Greek DJ and producer MarcelDune relocated to London from Athens at the height of the pandemic. ‘2020 was the most challenging year of all for everyone but especially for artists, because everyone, myself included, was trying to figure out alternative ways of making a living.’

Marcel struggled with motivation to create but her move to the UK added a fresh dimension to her outlook. ‘I constantly tried to produce new music. I relocated to find something new and take this great opportunity to literally change my life and discover new paths.’

This year, her projects will go out online. ‘As well as releasing new music, I have an upcoming collaboration with London-based artist NARA; we have four collaborative tracks.’ Showcasing her work over the internet will be pertinent over the next few months. ‘I will also be part of some upcoming V/A compilations, plus I have a video coming out for Fact Magazine’s Patch Notes series.’

DJ Fuckoff

New Zealander DJ Fuckoff lives in Berlin. Her gigs before Covid-19 were non-existent, but the connections she made online during Lockdown 1.0 led to slots on HÖR, WIDE Radio, Fritz and more. ‘I met a lot of great people online and have started working on some exciting projects for this year.’

Her spirited sets of gabber, happy hardcore, psytrance, breakbeat and juke gained a lot of traction online. ‘I’ve never played in a club in Berlin before,’ Zoe explains, but she enjoys the process of livestreaming and recording mixes, and watching other streams too. ‘It’s one thing listening to a mix but also seeing the person DJing makes you feel connected to that moment.’


After the chaos of 2020 and the deluge of bad news that took over, and still continues to some extent, how do each of these artists feel about their futures in music?

Jesse G considers the landscape of club culture. ‘It’s an interesting question to ask if things should be like they were before or if nothing will be the same… which is not necessarily something negative, at least club-wise.' She welcomes change. ‘I’m excited to see what will come music-wise and club-wise, like what will be gone and will be new.’ She notes that 'capitalism will exist in 2021, so oppressive structures will keep on influencing. Politically, so many intense things happened or at least got so much attention that I hope I will see many empowered BIPOCs creating things.’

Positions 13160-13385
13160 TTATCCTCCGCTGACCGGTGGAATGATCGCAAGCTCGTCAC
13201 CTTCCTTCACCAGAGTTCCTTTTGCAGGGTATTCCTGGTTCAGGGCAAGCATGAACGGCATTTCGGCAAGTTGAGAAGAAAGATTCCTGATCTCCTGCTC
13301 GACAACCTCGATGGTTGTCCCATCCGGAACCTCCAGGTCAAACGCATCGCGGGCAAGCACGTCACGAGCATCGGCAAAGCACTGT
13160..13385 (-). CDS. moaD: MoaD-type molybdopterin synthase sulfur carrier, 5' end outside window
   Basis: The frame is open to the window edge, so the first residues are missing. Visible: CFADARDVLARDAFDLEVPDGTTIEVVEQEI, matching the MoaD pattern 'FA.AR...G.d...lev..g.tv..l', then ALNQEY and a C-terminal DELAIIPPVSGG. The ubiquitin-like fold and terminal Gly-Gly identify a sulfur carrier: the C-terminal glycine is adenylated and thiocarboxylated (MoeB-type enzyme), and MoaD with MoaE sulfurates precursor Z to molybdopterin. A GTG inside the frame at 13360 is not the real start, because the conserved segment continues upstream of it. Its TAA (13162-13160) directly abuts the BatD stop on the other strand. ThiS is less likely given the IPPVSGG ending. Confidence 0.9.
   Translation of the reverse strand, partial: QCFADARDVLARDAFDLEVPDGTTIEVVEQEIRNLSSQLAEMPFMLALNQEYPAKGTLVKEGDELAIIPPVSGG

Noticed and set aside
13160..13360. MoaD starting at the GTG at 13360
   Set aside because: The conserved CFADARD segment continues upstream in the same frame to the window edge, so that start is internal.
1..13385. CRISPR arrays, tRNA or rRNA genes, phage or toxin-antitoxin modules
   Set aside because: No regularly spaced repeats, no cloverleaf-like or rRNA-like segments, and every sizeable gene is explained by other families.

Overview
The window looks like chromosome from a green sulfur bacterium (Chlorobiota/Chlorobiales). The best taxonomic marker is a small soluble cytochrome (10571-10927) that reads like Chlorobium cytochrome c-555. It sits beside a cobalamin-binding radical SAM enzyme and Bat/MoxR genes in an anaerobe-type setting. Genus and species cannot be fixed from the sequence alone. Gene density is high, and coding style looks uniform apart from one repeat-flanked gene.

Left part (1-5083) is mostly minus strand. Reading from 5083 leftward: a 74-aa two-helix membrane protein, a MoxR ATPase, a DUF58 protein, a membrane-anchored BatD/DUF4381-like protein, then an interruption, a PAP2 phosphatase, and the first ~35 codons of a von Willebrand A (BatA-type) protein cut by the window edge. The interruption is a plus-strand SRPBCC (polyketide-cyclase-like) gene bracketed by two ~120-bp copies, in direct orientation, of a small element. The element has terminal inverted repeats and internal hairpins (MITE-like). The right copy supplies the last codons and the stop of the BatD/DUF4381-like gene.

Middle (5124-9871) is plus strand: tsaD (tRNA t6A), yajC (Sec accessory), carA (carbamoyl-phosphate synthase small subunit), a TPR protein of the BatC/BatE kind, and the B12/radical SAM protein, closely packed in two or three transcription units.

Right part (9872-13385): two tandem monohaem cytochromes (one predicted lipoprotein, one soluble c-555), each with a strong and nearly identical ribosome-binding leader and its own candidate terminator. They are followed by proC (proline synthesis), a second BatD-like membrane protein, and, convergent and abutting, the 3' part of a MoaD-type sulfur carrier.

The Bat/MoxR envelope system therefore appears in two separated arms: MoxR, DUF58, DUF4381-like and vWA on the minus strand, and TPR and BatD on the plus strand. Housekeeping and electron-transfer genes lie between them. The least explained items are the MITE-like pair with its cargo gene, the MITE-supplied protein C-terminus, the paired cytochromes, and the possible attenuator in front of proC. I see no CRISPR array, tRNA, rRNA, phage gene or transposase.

In London, Marcel holds a similar view to Jesse. She would like to see more inclusivity in dance music. ‘More female, POC and LGBTQ+ artists on the line-ups with equally paid opportunities despite their gender, ethnicity and sexual orientation.’ She would also like to see techno, in particular, evolve towards a ‘cancellation of the “techno bro” attitude wherever that comes from’ and ideally, ‘a safe space for everyone.’

Heléna feels hopeful. ‘My path this year is just to be surviving, chilling and eating good. I just want to preserve my mental health. I don’t think people talk about that enough.’ Overall, it’s about keeping it local. 'I’m looking for an inclusive, community-based, positive and strong mental health-based future.’

Back in Offaly, Ireland where Céilí is staying before heading back to London, it’s about thinking in the short term. ‘I can’t think beyond tomorrow but I’m gonna really try and do more mixes and get the new label I’m working on to a point where it’s just about putting it out there.’ He will continue his residency on Threads but change things up a bit. ‘I want to have a contrast between the usual sounds and push experimental music because I realised experimental is more mediative, a lot more ambient—that’s a big part of me.’ He sums up the last year as a testing one but appreciates the time it provided to evaluate where he wanted to go in music. ‘I’m so grateful. I had a lot of internal growth.’

DJ Fuckoff is looking forward to playing out but not feeling rushed. ‘I’m hopeful that we can get on top of Corona and come together again on the dance floor. I have a lot of cool stuff planned; fingers crossed things all go well. Health first then dancing.’

All five artists are not aspiring to a quick-rise in recognition. The impression gathered is one of realism. You can still have hope and ambition with the ability to see beyond the Instagram bubble of what it means to be successful in electronic music. I ask Heléna if she has any advice for those who are starting out or feeling lost right now. ‘Take it slow, there’s no rush. If you wanna be in it you will; your time will come.’ Realness.